What have I been doing lately? Reading, reading, reading (or at least trying to). So I can post reviews, reviews, reviews. Thanks for your patience! But that’s not the really important stuff that has been going on.
Here’s what we’ve been up to while I’m trying to do all that reading. Spending time at the awesome Duke Cancer Center. Mark just finished 168 pills of chemo (his “weapons of ass destruction”) and 28 days of almost daily radiation. Some folks are curious about how all this works. So here are some links to help you understand what has been going on in Mark’s body, and what “radiation” is all about. It’s really pretty cool.
So, the chemotherapy that Mark is using is an oral drug called Xeloda
. The 3-step activation process of XELODA preferentially generates 5-fluorouracil (5-FU) through thymidine phosphorylase (TP) at the tumor site. Did you get that? Well, for you visual learners, here’s an animation
of how the drug capecitabine works. Cool, huh?
click the image to see the video (not able to embed in my blog)
If you are really curious (and I know a few scientists in my family who are), you can download the 43-page PDF with all the details, including the detailed mechanism of action, a diagram of the molecular structure and the metabolic pathway of capecitabine to 5-FU (and the requisite mind-numbing list of potential side-effects). Come on, you know you want to read it. Download it here.
In addition to the chemo, Mark has had radiation treatment. Here’s an animation of how the Clinac linear accelerator works. If you are really interested in the physics, read here, here, and here or you can email me. But I think it is pretty cool that there is a linear accelerator in there! This first animation shows the target area as the head region. But it still gives you an idea of how the machine turns. You can’t actually see the rays, this animation just demonstrates how it works.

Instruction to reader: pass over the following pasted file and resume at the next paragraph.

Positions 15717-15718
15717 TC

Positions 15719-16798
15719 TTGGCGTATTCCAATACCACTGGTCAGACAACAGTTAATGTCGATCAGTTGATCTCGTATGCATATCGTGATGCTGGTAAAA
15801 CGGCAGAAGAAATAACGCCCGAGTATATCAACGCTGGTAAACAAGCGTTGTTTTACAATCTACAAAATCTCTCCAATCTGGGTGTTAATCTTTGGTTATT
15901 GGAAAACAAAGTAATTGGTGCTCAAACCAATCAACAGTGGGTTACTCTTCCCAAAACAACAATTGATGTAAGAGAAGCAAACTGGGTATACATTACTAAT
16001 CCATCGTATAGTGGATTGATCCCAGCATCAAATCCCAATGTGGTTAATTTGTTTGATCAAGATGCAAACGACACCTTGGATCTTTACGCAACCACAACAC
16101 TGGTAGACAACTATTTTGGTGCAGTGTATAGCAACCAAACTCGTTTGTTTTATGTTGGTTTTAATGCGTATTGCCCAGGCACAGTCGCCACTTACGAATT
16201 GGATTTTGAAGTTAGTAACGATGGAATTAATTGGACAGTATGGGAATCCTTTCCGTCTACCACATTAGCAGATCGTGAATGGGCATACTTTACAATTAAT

Here is an actual video of a machine (without a patient). The machine turns so easily, even though it is very large.
Here’s Mark, waiting for positioning.
Here’s the “command central” for the technicians:
The software is programmed to open the multileaf collimater fingers in a pattern that allows the beam to leave the machine in a specific shape that the oncologist has programmed for Mark’s body and tumor. On the left you see the photo of the shape the machine is opening to (the gold sections are the collimator fingers that slide in and out, the white area is the open section which shapes the beam). On the right you see the shape of the beam superimposed on Mark’s radio-images (from the on-board imaging apparatus).
Note the cute little figure that reminds the technicians which way the image is facing. See the red nose? So, this setup is for the radiation to enter from the patient’s right side.
The technicians line up the image of Mark on the bed of the machine, with a CT scan (with contrast) taken at the beginning of the treatment, and which was used to set up the software. When everything is lined up, they give him the ol’ zap. Well, actually, he gets the radiation three times… once from each side, and once from above. The positioning actually takes longer than the dose of radiation.
Our machine was the “Green Machine” (there is are four machines, all different colors). The machines aren’t actually painted different colors, it’s just a way to keep everything organized and easy to identify. The Green Team of Eddie and Jen was awesome. Here we are with them on “graduation” day.
Duke’s Rad Onc department is really and truly RAD!!!!
Now, Mark gets 4 weeks off until a new round of CT/PET scans and consultation with the Medical Oncologist, Radiation Oncologist, and most importantly, the Surgical Oncologist. At this point they will decide when he will have his surgery to remove the cancer. After that surgery, he’ll have some more chemo. The type and duration will depend on how things go with the surgery. At least, that’s the plan for now! Stay tuned for updates.